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year = "2001",
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Optical spectroscopy of GaN microcavities with thicknesses controlled using a plasma etch-back. / Martin, R.W.; Edwards, P.R.; Kim, H.S.; Kim, K.S.; Kim, T.; Watson, I.M.; Dawson, M.D.; Cho, Y.; Sands, T.; Cheung, N.W.

In: Applied Physics Letters, Vol. 79, No. 19, 3029, 05.11.2001.

Research output: Contribution to journalArticle

TY - JOUR

T1 - Optical spectroscopy of GaN microcavities with thicknesses controlled using a plasma etch-back

AU - Martin, R.W.

AU - Edwards, P.R.

AU - Kim, H.S.

AU - Kim, K.S.

AU - Kim, T.

AU - Watson, I.M.

AU - Dawson, M.D.

AU - Cho, Y.

AU - Sands, T.

AU - Cheung, N.W.

PY - 2001/11/5

Y1 - 2001/11/5

N2 - The effect of an etch-back step to control the cavity length within GaN-based microcavities formed between two dielectric Bragg mirrors was investigated using photoluminescence and reflectivity. The structures are fabricated using a combination of a laser lift-off technique to separate epitaxial III-N layers from their sapphire substrates and electron-beam evaporation to deposit silica/zirconia multilayer mirrors. The photoluminescence measurements reveal cavity modes from both etched and nonetched microcavities. Similar cavity finesses are measured for 2.0 and 0.8 mm GaN cavities fabricated from the same wafer, indicating that the etchback has had little effect on the microcavity quality. For InGaN quantum well samples the etchback is shown to allow controllable reduction of the cavity length. Two etch steps of 100 nm are demonstrated with an accuracy of approximately 5%. The etchback, achieved using inductively coupled plasma and wet chemical etching, allows removal of the low-quality GaN nucleation layer, control of the cavity length, and modification of the surface resulting from lift-off.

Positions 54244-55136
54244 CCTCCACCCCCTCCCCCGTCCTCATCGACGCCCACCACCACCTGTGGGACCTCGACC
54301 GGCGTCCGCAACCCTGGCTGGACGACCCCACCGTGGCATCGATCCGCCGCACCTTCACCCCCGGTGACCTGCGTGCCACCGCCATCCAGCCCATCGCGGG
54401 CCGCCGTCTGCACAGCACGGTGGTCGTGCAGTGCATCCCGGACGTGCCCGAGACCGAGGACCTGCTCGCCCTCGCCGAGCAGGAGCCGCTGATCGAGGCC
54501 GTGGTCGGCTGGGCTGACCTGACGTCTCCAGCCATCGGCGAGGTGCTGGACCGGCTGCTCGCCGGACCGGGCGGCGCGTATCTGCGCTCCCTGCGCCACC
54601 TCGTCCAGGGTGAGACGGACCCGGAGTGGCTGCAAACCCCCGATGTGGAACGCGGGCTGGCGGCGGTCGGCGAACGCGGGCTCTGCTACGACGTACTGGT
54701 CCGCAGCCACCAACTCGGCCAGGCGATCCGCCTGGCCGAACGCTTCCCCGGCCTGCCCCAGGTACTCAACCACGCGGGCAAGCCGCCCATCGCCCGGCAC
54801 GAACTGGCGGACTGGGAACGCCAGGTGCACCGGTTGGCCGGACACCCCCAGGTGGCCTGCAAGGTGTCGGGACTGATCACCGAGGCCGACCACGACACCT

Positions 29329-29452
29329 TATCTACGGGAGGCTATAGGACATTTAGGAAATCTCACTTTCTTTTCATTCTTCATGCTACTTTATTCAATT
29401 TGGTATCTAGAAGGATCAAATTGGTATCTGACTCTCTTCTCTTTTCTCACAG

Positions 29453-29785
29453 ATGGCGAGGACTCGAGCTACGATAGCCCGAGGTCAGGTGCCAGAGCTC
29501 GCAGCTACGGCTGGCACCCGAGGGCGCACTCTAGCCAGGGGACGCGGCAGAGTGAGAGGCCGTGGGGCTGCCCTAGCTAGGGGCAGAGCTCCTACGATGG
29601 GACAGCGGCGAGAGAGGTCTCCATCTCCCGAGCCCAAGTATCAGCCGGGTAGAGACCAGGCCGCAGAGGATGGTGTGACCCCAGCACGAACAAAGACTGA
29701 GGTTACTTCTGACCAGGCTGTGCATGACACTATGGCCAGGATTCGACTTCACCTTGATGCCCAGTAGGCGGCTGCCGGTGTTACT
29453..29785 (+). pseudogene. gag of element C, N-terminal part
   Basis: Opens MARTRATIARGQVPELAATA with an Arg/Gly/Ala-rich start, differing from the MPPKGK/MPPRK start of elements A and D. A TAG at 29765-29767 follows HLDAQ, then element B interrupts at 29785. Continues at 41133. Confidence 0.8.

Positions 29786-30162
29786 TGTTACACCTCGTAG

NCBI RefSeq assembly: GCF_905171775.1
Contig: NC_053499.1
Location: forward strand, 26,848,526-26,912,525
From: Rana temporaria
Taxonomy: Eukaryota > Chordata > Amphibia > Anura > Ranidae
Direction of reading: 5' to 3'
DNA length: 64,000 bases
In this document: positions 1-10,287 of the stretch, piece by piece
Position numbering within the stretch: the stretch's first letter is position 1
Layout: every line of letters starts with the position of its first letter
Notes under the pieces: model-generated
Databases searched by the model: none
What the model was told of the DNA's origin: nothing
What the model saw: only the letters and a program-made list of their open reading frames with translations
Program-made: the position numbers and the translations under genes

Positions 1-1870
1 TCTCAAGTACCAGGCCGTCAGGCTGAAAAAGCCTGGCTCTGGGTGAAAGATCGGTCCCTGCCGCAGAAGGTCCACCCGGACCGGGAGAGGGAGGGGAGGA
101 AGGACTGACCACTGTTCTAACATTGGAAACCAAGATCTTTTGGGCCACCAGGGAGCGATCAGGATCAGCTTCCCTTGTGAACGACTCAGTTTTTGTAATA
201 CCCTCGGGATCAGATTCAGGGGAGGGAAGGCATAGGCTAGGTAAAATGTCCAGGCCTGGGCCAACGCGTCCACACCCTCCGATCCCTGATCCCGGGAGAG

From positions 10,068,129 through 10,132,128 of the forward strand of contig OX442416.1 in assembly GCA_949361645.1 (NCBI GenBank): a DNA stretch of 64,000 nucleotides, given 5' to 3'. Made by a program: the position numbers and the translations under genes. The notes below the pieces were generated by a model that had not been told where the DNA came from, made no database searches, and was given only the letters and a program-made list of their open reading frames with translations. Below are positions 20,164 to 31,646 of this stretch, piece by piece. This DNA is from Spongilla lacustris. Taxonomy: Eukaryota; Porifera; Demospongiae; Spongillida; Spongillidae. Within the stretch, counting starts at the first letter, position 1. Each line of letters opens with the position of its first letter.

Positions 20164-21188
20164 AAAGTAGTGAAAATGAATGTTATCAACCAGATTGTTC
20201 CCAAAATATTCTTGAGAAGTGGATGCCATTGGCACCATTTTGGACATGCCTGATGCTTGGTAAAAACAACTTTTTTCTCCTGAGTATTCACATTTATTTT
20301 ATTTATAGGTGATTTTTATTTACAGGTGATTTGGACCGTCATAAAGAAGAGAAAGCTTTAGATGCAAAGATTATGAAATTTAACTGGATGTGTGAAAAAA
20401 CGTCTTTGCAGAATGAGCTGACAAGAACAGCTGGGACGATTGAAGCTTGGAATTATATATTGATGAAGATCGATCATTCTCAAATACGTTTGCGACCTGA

AB - The effect of an etch-back step to control the cavity length within GaN-based microcavities formed between two dielectric Bragg mirrors was investigated using photoluminescence and reflectivity. The structures are fabricated using a combination of a laser lift-off technique to separate epitaxial III-N layers from their sapphire substrates and electron-beam evaporation to deposit silica/zirconia multilayer mirrors. The photoluminescence measurements reveal cavity modes from both etched and nonetched microcavities. Similar cavity finesses are measured for 2.0 and 0.8 mm GaN cavities fabricated from the same wafer, indicating that the etchback has had little effect on the microcavity quality. For InGaN quantum well samples the etchback is shown to allow controllable reduction of the cavity length. Two etch steps of 100 nm are demonstrated with an accuracy of approximately 5%. The etchback, achieved using inductively coupled plasma and wet chemical etching, allows removal of the low-quality GaN nucleation layer, control of the cavity length, and modification of the surface resulting from lift-off.